I have made a lot of references to penalties in other articles over the years. So I thought it would be a good idea to have a closer look; what are they, when are they levied, rights of appeal, and importantly how much could they cost if a business gets it wrong?
Broadly, a penalty is levied if the incorrect amount of VAT is declared, either by understating output tax due, overclaiming input tax, or accepting an assessment which is known to be too low.
Amount of penalty
HMRC detail three categories of inaccuracy. These are significant, as each has its own range of penalty percentages. If an error is found to fall within a lower band, then a lower penalty rate will apply. Where the taxpayer has taken ‘reasonable care,’ even though an error has been made, then no penalty will apply.
- An error, when reasonable care not taken: 30%;
- An error which is deliberate, but not concealed: 70%;
- An error, which is deliberate and concealed: 100%.
There is no definition of ‘reasonable care’. However, HMRC have said that they would not expect the same level of knowledge or expertise from a self-employed person, as from a large multi-national.
HMRC expect that, where an issue is unclear, advice is sought, and a record maintained of that advice. They also expect that, where an error is made, it is adjusted, and HMRC notified promptly. They have specifically stated that merely to adjust a return will not constitute a full disclosure of an error. Therefore a penalty may still be applicable. We advise that, even if an error is not required to be reported independently on a form VAT652 (usually if < £10,000 of VAT) a letter is sent to HMRC disclosing that the error has been adjusted on the return. We have a standard template available for this process.
What the penalty is based on
The amount of the penalty is calculated by applying the appropriate penalty rate (above) to the ‘Potential Lost Revenue’ or PLR. This is essentially the additional amount of VAT due or payable, as a result of the inaccuracy, or the failure to notify an under-assessment. Special rules apply where there are a number of errors, and they fall into different penalty bands.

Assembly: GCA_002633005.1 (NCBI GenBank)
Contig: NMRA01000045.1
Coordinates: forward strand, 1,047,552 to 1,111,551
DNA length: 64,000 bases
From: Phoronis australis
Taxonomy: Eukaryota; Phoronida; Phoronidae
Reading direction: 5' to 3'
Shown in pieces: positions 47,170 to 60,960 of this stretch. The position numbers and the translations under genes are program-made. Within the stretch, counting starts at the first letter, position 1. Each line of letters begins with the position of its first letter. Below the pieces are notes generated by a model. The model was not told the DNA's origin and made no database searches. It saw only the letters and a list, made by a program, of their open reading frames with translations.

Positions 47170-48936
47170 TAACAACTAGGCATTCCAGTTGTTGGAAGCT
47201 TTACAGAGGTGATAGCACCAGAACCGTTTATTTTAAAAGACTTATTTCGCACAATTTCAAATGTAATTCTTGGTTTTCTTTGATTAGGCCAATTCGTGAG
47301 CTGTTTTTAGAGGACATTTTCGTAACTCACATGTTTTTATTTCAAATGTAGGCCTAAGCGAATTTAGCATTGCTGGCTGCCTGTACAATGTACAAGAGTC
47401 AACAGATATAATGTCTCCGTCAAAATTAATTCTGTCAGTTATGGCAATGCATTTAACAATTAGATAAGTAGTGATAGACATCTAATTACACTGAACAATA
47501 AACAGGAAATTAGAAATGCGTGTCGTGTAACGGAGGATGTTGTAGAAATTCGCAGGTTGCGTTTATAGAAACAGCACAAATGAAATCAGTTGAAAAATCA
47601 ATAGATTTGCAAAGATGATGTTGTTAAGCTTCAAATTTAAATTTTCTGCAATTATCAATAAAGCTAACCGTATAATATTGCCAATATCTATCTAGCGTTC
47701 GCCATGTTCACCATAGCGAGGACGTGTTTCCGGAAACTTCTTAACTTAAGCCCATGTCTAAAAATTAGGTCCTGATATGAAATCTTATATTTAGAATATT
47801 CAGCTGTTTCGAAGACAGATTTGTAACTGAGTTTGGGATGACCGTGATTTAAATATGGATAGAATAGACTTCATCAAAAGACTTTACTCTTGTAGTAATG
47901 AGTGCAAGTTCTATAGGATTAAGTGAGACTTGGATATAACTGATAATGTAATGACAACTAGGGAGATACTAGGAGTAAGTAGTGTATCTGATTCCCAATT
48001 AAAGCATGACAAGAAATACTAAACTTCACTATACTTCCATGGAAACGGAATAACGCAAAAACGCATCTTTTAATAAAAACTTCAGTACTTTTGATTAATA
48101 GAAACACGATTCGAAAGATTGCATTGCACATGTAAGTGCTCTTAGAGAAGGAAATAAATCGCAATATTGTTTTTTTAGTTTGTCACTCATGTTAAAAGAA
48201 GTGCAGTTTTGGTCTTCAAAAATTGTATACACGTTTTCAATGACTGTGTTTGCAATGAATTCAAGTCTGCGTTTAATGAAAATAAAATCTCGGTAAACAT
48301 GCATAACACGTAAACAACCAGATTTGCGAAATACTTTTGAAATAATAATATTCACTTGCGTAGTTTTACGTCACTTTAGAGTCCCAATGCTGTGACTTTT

Defending a penalty
The percentage penalty may be reduced by a range of ‘defences”. These are:
– Telling; this includes admitting the document was inaccurate, or that there was an under-assessment, disclosing the inaccuracy in full, and explaining how and why the inaccuracies arose;
– Helping; this includes giving reasonable help in quantifying the inaccuracy, giving positive assistance rather than passive acceptance, actively engaging in work required to quantify the inaccuracy, and volunteering any relevant information;
– Giving Access; this includes providing documents, granting requests for information, allowing access to records and other documents.
Further, where there is an ‘unprompted disclosure’ of the error, HMRC have power to reduce the penalty further. This measure is designed to encourage businesses to review their own VAT returns.
A disclosure is unprompted if it is made at a time when a person had no reason to believe that HMRC have discovered or are about to discover the inaccuracy. The disclosure will be treated as unprompted even if at the time it is made, the full extent of the error is not known, as long as fuller details are provided within a reasonable time.
HMRC have included a provision whereby a penalty can be suspended for up to two years. This will occur for a careless inaccuracy, not a deliberate inaccuracy. HMRC will consider suspension of a penalty where, given the imposition of certain conditions, the business will improve its accuracy. The aim is to improve future compliance, and encourage businesses which genuinely seek to fulfil their obligations. We have noticed that HMRC is increasingly using the penalty suspension mechanism.
Appealing a penalty
HMRC have an internal reconsideration procedure, where a business should apply to in the first instance. If the outcome is not satisfactory, the business can pursue an appeal to the First Tier Tribunal. A business can appeal on the grounds of; whether a penalty is applicable, the amount of the penalty, a decision not to suspend a penalty, and the conditions for suspension.
The normal time limit for penalties to four years. Additionally, where there is deliberate action to evade VAT, a 20 year limit applies. In particular, this applies to a loss of VAT which arises as a result of a deliberate inaccuracy in a document submitted by that person.
These are just the penalties for making “errors” on VAT returns. HMRC have plenty more for anything from late registration to issuing the wrong paperwork.
Our advice is always to check on all aspects of a penalty and seek assistance for grounds to challenge a decision to levy a penalty. We have a very high success rate in defending businesses against inappropriate penalties. It is always worth running a penalty past us.